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Chad leader facing biggest protests of his long rule

President Idriss Deby of Chad (R) shakes hands with Central African Republic new elected President Faustin Archange Touadera (L) at the presidential palace in N'djamena on Febuary 24, 2016. President Faustin Archange Touadera is on a one day visit to Chad. / AFP / BRAHIM ADJI

Chad / AFP

The nationwide strikes which brought Chad’s biggest cities to a halt this week over President Idriss Deby Itno’s planned bid for re-election are some of the most significant protests of the hardliner’s 26-year rule.
The strike, which ran under the slogan “That’s Enough”, successfully locked down N’Djamena, leaving classrooms emptied and the capital’s two big markets deserted in a protest mirrored in cities across the country.
In the capital, people are still amazed by the sheer scale of the work stoppage during Wednesday’s “dead city” operation, saying they can recall no demonstration as large against their hardline leader.
The stoppage was organised by a coalition of civil society organisations grouped under the name “Ca Suffit”—French for ‘that’s enough’.
The morning to lunchtime shutdown “was total” in Chad’s second-biggest city, Moundou, a resident said, who said not even the motorbike taxis were running.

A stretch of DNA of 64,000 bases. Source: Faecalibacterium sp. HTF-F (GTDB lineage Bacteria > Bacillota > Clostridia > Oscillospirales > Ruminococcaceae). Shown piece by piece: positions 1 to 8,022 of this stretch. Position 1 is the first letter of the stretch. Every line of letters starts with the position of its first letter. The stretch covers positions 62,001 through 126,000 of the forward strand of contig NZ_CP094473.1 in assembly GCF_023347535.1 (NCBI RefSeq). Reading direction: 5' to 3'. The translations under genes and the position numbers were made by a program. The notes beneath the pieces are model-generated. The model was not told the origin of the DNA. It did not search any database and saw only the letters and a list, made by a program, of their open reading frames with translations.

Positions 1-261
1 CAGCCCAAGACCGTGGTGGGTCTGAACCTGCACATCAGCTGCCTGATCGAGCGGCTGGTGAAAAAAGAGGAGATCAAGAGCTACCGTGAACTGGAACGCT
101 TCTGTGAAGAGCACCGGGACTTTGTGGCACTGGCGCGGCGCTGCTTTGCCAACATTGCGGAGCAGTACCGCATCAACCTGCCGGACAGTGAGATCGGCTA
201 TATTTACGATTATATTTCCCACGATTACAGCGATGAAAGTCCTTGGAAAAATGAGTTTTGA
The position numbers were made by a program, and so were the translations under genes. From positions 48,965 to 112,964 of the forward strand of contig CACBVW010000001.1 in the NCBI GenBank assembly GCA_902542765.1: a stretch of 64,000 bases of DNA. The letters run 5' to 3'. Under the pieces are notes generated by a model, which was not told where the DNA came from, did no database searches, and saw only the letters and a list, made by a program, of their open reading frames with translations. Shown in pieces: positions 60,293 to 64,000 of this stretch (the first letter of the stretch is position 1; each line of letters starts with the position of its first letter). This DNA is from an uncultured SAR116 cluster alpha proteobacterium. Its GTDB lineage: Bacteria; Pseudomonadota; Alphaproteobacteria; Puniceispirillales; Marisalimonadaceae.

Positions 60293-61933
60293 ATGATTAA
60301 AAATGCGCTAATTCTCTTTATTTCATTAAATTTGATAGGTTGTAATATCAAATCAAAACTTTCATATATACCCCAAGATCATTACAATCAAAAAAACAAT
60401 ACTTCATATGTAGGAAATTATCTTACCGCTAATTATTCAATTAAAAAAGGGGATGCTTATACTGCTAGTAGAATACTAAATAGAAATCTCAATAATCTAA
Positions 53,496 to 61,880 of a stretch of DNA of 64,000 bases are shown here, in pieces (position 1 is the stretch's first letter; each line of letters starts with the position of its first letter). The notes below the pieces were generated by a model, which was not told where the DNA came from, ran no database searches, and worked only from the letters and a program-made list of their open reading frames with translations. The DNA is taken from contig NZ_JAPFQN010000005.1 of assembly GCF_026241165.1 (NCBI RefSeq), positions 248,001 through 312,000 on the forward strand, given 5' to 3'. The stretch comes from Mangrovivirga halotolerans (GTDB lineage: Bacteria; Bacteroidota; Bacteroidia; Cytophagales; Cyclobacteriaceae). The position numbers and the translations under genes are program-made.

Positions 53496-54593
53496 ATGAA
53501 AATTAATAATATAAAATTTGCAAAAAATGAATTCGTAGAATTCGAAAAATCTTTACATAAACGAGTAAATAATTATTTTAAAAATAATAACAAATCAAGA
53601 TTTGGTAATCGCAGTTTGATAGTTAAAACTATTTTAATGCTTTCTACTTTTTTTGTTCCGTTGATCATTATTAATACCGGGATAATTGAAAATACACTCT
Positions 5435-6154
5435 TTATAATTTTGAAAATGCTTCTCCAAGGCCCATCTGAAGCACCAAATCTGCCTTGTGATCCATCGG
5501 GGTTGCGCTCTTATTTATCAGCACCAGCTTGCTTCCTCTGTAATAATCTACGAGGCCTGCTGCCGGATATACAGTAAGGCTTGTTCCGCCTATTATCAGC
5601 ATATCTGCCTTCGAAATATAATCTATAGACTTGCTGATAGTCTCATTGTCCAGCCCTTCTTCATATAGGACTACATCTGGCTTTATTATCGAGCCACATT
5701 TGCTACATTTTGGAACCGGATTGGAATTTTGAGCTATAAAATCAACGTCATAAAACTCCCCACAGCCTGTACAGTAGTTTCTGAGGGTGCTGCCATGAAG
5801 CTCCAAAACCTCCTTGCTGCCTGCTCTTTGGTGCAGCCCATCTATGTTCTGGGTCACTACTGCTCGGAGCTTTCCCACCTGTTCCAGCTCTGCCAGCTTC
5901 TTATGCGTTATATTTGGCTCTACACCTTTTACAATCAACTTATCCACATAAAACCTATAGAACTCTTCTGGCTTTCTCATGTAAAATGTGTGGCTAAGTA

“The population has realised they can exercise their democratic rights,” coalition spokesman Mahamat Nour Ibedou said, saying the protest was even observed in provincial towns.
Many Chadians are fed up with entrenched poverty, especially since their country has begun to make money from oil exports.
In recent weeks, Chad has been gripped by a wave of unrest with students taking to the street in fury over the gang rape of a girl in mid-February, allegedly by the sons of a government minister and three army generals.
The girl was allegedly kidnapped and gang-raped by five young men who then posted a video online showing the victim naked and in tears.
The protests began on February 15 Deby’s regime banned demonstrations with the army enforcing the ban, firing on youths, with two students killed and a least five wounded in a week of protests, hospital staff and human rights activists said.
The authorities also blocked access to Facebook and other social networks to crack down on the dissent, but the unprecedented city shutdown fired up talk in white-collar offices as well as in the working-class districts.
“This is the first time in the history of this country that people unanimously respect an appeal from civil society,” said Issa Moussa, who works at the ministry of territorial administration.

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